The Lib Dems are not taking any disciplinary action against Lord Rennard and have reinstated his membership, the party said this evening.
Lord Rennard had been suspended from the party as part of the aftermath of allegations about his inappropriate conduct towards a number of women. A party spokesperson said:
‘The Regional Parties Committee met this week to consider whether the party had been brought into disrepute by statements made by Lord Rennard, or on his behalf, following the publication of Alistair Webster’s conclusions.
‘It decided not to proceed with the disciplinary process against him. This brings the matter to a close and means the suspension of his membership is lifted.’
Party president Tim Farron is defending the changes the Lib Dems have made to their culture and practices, saying:
‘No one should ever have to feel that their concerns are being dismissed or ignored and I am clear that the Liberal Democrats should become the ‘gold standard’ for how voluntary organisations treat their members and staff.’
If the party can prove it has changed, that will perhaps be of some comfort to those who have left. But the women who made the allegations about Rennard’s conduct do not seem all that impressed that no action is being taken against the peer.
Very glad I made the right choice in July, the @LibDems have told me I am credible but have no back bone, back to normal then
— Susan Gaszczak (@SusanGaszczak) August 19, 2014
Bridget Harris – one of Lord Rennard’s alleged victims – tells ITV News she is ‘very disappointed’ in the decision to lift his suspension.
— Carl Dinnen (@carldinnen) August 19, 2014
And from the outside, this doesn’t give the best impression of a party that has long boasted about its commitment to women.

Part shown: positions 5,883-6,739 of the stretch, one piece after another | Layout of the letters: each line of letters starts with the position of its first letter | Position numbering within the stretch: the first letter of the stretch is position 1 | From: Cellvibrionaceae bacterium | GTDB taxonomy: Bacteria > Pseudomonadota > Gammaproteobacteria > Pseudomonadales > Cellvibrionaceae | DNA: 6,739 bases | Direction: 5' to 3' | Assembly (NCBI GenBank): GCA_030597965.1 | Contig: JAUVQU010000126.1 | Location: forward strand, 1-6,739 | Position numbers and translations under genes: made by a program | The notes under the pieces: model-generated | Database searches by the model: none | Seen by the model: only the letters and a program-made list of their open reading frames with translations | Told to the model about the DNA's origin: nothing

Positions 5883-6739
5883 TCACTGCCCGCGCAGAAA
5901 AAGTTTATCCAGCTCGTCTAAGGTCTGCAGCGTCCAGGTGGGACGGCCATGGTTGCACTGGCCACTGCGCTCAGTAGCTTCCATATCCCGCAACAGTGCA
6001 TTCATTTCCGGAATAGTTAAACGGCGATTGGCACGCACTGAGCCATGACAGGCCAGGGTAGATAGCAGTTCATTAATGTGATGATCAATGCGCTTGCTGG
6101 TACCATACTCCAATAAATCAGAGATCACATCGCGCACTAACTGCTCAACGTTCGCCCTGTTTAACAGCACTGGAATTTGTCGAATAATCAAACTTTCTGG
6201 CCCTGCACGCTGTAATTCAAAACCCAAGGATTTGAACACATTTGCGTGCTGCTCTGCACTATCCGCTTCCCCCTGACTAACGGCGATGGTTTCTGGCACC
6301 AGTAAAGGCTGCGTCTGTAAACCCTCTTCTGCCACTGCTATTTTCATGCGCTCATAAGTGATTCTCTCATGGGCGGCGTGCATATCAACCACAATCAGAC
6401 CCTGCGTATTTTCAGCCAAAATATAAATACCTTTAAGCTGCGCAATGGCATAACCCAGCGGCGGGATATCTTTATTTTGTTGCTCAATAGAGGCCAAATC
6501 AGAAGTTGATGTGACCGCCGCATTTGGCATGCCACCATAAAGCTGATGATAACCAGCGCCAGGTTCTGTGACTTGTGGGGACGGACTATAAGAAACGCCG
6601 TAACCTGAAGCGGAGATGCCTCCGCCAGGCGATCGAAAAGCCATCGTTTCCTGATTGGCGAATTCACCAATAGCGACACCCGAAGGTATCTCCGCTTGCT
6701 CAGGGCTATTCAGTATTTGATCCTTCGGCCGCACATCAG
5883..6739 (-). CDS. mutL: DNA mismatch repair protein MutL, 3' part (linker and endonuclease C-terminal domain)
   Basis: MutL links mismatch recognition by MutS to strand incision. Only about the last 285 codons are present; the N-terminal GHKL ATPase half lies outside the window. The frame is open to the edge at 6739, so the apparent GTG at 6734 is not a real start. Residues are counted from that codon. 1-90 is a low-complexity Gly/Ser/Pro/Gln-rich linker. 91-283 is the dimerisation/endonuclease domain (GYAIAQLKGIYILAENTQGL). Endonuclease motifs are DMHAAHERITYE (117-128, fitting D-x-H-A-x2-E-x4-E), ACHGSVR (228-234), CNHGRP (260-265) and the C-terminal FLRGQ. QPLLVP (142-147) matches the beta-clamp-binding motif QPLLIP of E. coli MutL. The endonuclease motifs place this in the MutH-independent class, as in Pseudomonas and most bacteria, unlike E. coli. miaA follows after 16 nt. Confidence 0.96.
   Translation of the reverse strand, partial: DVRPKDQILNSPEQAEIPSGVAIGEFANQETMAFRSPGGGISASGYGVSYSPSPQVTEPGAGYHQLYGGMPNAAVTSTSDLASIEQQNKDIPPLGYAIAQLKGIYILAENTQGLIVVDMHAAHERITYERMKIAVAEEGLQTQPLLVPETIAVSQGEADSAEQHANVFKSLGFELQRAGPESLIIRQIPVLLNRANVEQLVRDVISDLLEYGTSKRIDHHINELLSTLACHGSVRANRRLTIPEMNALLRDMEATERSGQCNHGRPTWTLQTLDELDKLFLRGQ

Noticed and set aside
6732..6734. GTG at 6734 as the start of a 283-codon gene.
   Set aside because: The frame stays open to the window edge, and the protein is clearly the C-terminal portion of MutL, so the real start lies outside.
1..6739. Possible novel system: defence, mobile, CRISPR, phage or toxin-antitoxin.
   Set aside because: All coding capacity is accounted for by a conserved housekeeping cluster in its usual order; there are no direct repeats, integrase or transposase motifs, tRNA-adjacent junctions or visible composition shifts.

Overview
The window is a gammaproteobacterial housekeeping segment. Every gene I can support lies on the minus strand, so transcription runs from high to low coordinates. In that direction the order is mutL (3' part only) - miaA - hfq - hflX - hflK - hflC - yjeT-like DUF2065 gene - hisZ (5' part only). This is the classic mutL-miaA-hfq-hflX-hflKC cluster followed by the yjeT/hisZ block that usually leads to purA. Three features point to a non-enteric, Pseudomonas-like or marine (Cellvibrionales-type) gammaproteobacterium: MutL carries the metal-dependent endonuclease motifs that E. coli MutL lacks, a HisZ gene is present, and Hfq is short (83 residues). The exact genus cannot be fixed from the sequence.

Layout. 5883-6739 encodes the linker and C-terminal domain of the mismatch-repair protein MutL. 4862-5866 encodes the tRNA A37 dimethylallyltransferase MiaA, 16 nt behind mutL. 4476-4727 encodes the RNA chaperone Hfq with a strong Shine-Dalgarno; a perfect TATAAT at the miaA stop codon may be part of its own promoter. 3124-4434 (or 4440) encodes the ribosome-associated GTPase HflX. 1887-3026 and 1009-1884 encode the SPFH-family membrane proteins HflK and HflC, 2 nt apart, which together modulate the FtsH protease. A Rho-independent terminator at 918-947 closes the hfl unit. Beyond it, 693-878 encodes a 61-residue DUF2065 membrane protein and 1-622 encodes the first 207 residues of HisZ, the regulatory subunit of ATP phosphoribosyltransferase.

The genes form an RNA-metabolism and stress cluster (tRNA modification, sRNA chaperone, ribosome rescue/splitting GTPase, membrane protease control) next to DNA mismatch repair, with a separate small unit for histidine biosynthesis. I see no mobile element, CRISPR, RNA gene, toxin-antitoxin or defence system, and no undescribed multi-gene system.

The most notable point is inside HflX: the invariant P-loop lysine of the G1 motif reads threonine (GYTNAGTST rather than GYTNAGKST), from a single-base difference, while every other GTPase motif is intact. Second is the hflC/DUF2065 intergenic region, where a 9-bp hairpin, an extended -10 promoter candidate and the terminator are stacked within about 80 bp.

UPDATE, 9.50pm: Nick Clegg has offered his thoughts, for what they’re worth:
‘The Liberal Democrats have taken a long, hard look in the mirror since these allegations were made last year and I am confident that the party has changed. It is clear that a number of women in our party felt let down that the party failed to act on their complaints appropriately. I am determined that no member of our party should find themselves in that position again.
‘That’s why I immediately appointed Helena Morrissey to carry out a root and branch review of our culture and processes and made sure we acted on her recommendations. In addition, at my request the Party President and the Federal Executive established a review into our procedures for handling cases such as this to ensure that the party’s rules are fit for purpose in the future. This review has now been completed by a senior barrister who has recommended that we make changes to the current criminal burden of proof and these changes will now be taken forward.’